Wednesday, July 07, 2010

Salamander politics


Remember Elbridge Gerry?

Mmm, I thought not. Yet it is he who has the distinction of being the source of the word gerrymander. Almost 200 years ago, as governor of Massachusetts, he arranged for the electoral boundaries of one district to be drawn in a contorted shape that would help his party win election. The shape was so bizarre it was likened to a salamander and the word gerrymander is a combination of "Gerry" and "salamander".

Strangely, the ability of politicians to manipulate electoral boundaries, remains a feature of US politics to this day, and one example of this is shown in the diagram above.

The reason I'm blogging about this is that "gerrymander" has become a favourite term of many Labour MPs in recent days. The word itself sounds evil, and such words are a delight to politicians. But is it accurate to use this word to describe what the coalition government is doing?

I think not. Tories have felt for some while that the electoral system has a built in bias against them because typical Tory constituencies have more people in them than typical Labour ones. The reason is because people are leaving the towns and cities (often Labour strongholds) for the country (typically Tory, at least in England). This means that, with more residents per constituency in the country, a country vote counts for less than a city one. Re-drawing boundaries to make constituencies have roughly the same number of residents is not gerrymandering: it's a simply matter of fairness.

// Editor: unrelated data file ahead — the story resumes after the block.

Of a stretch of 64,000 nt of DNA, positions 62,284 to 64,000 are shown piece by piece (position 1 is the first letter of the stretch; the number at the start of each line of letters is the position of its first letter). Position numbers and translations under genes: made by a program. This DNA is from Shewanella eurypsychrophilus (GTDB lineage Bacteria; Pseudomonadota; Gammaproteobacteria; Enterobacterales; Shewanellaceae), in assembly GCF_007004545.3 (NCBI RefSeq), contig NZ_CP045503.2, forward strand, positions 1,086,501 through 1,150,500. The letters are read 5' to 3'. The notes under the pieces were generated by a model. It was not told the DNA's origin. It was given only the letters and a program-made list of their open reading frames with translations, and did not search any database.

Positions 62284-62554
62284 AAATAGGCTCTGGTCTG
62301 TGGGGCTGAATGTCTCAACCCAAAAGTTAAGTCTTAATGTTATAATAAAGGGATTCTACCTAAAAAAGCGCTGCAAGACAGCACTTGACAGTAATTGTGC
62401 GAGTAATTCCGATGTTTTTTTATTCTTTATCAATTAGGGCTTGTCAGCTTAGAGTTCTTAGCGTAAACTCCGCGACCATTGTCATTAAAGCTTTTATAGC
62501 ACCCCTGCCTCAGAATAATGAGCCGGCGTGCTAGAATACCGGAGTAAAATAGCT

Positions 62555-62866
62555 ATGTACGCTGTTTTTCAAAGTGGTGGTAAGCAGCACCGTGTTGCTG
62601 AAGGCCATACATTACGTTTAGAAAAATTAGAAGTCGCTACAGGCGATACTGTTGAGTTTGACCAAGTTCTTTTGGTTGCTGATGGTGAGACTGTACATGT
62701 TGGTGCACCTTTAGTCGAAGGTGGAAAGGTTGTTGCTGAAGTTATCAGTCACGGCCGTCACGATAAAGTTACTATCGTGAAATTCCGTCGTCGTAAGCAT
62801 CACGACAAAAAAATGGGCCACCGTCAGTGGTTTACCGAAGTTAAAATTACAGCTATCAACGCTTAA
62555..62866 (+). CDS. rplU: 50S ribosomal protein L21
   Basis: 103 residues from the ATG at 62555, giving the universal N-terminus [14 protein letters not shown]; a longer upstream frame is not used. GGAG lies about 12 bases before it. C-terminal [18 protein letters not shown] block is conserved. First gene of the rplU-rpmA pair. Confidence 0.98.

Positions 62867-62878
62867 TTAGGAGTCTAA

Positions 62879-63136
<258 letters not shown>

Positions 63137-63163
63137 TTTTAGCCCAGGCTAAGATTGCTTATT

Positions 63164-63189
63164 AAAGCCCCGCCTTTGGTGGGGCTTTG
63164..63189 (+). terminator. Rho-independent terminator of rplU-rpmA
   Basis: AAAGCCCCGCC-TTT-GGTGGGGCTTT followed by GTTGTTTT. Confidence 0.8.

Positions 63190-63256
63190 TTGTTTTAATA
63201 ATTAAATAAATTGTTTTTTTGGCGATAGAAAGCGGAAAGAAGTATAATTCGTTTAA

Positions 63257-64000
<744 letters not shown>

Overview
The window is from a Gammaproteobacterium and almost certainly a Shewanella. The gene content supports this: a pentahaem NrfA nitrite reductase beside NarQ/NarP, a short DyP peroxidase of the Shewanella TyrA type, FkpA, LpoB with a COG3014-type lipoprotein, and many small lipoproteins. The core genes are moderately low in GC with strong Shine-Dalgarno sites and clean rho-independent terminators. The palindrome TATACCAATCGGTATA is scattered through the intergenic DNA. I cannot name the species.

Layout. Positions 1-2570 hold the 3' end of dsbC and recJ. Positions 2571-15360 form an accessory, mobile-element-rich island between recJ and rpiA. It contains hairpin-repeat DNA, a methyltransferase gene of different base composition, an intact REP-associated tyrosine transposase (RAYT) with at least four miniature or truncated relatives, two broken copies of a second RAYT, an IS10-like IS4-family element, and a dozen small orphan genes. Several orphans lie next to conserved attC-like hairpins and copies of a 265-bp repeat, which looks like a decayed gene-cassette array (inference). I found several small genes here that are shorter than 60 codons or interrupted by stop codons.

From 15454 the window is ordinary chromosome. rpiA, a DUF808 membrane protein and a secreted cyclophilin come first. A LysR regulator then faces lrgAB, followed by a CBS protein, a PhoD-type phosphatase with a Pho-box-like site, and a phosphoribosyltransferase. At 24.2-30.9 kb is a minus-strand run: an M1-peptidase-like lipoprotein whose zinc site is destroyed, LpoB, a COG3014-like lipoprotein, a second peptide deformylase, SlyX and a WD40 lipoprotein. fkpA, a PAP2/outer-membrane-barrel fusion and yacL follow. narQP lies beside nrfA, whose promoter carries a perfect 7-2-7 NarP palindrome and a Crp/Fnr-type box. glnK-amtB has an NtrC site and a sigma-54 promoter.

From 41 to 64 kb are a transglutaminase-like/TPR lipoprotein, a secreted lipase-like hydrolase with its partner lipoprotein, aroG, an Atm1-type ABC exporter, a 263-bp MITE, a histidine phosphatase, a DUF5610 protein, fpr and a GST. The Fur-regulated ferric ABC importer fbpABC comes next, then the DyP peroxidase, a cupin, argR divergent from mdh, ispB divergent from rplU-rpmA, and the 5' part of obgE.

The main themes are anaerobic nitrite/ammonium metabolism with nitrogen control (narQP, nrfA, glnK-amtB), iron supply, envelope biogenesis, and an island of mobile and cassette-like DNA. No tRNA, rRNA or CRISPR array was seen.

However, since Labour would be the main loser in such an exercise, they are naturally keen to portray re-drawing boundaries in a poor light. This is a pity, because there is a real problem with voting in Labour constituencies and it's this: too few people register to vote in the cities. Why did Labour allow this to continue during its thirteen years in power? And why don't they focus on fixing it now?

Voter registration was a powerful tool in enabling equal rights in the United States in the 20th Century. Instead of fraudulently shouting about gerrymandering, Labour would be wise to learn from the American example and empower their residents to vote.

That would be good for British democracy and a way to bury the political legacy of Elbridge Gerry.

2 comments:

Alister said...

Illinois's 4th congressional district is the most extreme example of gerrymandering ever seen.
"The two sections are on opposite sides of the city and are only connected by a piece of Interstate 294 to the west" Yes the only link is the road non of the properties bounding the are in the district.

Sean Haffey said...

What a lovely anecdote! Do you by any chance have a map of the district?